that at least two further procedural steps be fol lowed
during the preparation of the Programmatic Statement in
order that the fullest possible public consideration thereof
can be obtained. First, we would suggest that as soon as a
comprehensive outline of the Programmatic Statement is
prepared, this outline itself be circulated for public
comment so that appropriate changes can be made, responsive
to public input , prior to release of the draft Statement.
Second, we urge the Commission to make every possible effort
to circulate the draft Statement not just to federal, state,
and local agencies in this country, but also to international
organizations, such as the IAEA, and to affected foreign



420



countries. In this connection, we would also urge that
the Conni ssion endeavor to have appropriate agencies in
foreign countries inform the citizens of such countries
of the avai labi lity of such Statement and encourage their
comment , wherever possible .

We appreciate this opportunity to submit our views
to the Coram ssion . If the staff of the Commission has
any questions with respect to the comments conta ined herein
or would like any further elaboration of such comments,
we would be most happy to meet with it any time and provide
what additional assistance we can.

Very truly yours ,



Eldon V.C. Gree




Richard A. Prank
Counsel for the Sierra Club,
Environmental Defense Fund,
National Parks and Conserv u ion
Association, Natural Resources
Defense Council , and Friends of
the Earth



421



CENTER

FOR

LAW

AND

SOCIAL

POLICY



1751 N STREET NW WASHINGTON DC 20036 202 872-0670



Roger S Foster

Richard A Frank

Paul R Friedman

Paul Gewirtz

Eldon V C Greenberg

MaroaD Greenberger

Robert M Halt man

Benjamin W Hememan.Jr

Leonard C Meeker

Joseph N Onek

Marilyn G Rose

Lois J Schrfler

Edward P Scott

Herbert Semmel

Anwrwvs m Law



9 May



Senator Abraham Ribicoff
Senate Committee on Government

Operations
Washington, D.C. 20510



GOVERNMENT OPf RATIONS COM,''

^< 5 MAY 1 3 197'j

WASHINGTON, D. C. 2051J




The Export Reorganization Act of 1975, S.1439

Dear Senator Ribicoff:

I am writing in response to your letter of May 5,
1975. In that letter, you ask what provision is made
in export licenses for matters such as plutonium re-
processing and waste disposal and whether any advance
consideration is given to these problems before an export
license is approved. Current published regulations are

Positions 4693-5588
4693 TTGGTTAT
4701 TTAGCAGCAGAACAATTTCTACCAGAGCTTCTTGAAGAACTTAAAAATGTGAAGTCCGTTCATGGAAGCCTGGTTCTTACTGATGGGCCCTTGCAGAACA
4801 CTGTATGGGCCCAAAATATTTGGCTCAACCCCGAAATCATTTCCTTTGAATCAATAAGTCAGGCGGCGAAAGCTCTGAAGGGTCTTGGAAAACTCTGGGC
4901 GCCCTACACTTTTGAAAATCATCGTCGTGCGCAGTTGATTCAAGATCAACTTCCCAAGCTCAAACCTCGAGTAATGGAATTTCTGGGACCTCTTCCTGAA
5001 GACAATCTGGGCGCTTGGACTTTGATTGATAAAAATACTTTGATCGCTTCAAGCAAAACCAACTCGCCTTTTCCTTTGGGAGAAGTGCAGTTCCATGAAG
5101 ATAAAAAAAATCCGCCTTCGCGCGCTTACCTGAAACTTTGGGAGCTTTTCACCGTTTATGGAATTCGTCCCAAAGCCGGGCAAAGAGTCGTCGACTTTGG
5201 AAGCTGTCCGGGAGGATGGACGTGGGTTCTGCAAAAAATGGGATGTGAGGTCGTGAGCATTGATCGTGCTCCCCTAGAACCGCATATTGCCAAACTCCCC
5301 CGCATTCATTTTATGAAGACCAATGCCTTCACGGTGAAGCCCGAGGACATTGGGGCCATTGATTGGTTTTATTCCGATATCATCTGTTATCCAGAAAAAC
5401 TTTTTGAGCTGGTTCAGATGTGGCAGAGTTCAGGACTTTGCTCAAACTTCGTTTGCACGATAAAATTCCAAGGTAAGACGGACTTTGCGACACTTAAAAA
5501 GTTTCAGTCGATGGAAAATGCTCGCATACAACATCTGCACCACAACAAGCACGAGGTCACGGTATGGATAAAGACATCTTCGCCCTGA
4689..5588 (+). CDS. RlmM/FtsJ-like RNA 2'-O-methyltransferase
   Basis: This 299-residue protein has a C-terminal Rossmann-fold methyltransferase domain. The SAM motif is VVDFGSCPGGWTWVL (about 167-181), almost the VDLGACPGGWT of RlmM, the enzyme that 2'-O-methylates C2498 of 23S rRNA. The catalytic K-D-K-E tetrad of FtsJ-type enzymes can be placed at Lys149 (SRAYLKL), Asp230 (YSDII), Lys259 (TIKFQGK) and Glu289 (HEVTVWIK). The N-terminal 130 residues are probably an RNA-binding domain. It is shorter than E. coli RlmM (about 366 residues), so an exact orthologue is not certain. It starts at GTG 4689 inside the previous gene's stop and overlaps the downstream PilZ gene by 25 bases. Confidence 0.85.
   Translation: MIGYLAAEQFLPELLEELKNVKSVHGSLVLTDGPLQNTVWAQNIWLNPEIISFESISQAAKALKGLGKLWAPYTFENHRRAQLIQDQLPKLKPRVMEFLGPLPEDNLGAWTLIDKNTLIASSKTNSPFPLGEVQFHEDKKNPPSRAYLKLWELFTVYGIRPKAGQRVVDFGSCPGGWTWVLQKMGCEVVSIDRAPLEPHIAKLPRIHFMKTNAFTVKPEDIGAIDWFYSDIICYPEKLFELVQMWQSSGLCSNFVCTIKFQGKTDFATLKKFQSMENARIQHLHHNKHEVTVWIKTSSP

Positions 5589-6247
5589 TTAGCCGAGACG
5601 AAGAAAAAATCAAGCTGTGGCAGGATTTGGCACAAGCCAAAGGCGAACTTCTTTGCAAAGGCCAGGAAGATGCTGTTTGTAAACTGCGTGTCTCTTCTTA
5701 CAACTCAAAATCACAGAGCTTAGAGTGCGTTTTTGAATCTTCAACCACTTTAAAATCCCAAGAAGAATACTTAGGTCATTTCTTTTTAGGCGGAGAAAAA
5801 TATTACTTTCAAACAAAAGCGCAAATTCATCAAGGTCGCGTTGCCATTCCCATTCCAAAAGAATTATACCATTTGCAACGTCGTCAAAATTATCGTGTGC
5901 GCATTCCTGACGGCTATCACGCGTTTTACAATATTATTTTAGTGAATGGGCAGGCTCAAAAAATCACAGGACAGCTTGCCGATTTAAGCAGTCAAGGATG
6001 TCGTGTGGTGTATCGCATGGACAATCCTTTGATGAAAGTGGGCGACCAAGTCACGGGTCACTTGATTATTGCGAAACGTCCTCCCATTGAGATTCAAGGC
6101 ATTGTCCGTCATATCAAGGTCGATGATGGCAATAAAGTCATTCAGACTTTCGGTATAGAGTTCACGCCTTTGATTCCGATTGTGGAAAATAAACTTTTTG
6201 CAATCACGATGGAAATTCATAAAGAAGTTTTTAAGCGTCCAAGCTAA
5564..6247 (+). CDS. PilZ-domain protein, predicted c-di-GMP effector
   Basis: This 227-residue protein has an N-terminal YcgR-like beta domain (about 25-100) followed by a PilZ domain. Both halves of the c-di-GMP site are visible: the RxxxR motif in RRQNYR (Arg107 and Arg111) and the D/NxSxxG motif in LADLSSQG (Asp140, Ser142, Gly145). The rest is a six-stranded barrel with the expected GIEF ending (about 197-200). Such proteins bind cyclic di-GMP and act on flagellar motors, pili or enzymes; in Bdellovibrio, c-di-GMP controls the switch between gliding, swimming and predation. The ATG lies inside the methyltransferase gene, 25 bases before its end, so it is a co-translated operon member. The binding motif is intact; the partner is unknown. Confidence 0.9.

silent on these specific issues, and my underdstanding
of the extent to which they are dealt with under current
procedures is necessarily limited by lack of first hand
knowledge. However, based primarily upon the description
of the export process provided by the Energy Research and
Development Administration in its "Proposed Findings Sup-
porting Determination Related to International Nuclear
Power Export Activities Pending Preparation of a Section
102 (2) (C) NEPA Environmental Statement", issued April 7,
1975 (the "Proposed Findings"), the following facts can
be set out:

(1) Agreements for cooperation, which are now negotiated
without the participation of the Nuclear Regulatory Commission,
may, in some instances, contain provisions relating to the
reprocessing of spent fuel elements and the management and dis-
posal of radioactive wastes. For example, by virtue of a 1974
amendment to our bilateral agreement for cooperation with
Austria, the United States must agree to the acceptability of
facilities selected for reprocessing radiated fuel elements
containing fuel material received from the United States, after
having determined that relevant safeguards provisions may be
effectively applied. Proposed Findings, p. 22. That same
agreement provides that the United States may require storage
of special nuclear material in U. S. -designated facilities.
Proposed Findings, pp. 24-25. These provisions are related to



Online LibraryUnited States. Congress. Senate. Committee on GoveThe Export reorganization act, 1975 : hearings before the Committee on Government Operations, United States Senate, Ninety-fourth Congress, first session, April 24, 30, and May 1, 1975 → online text (page 34 of 47)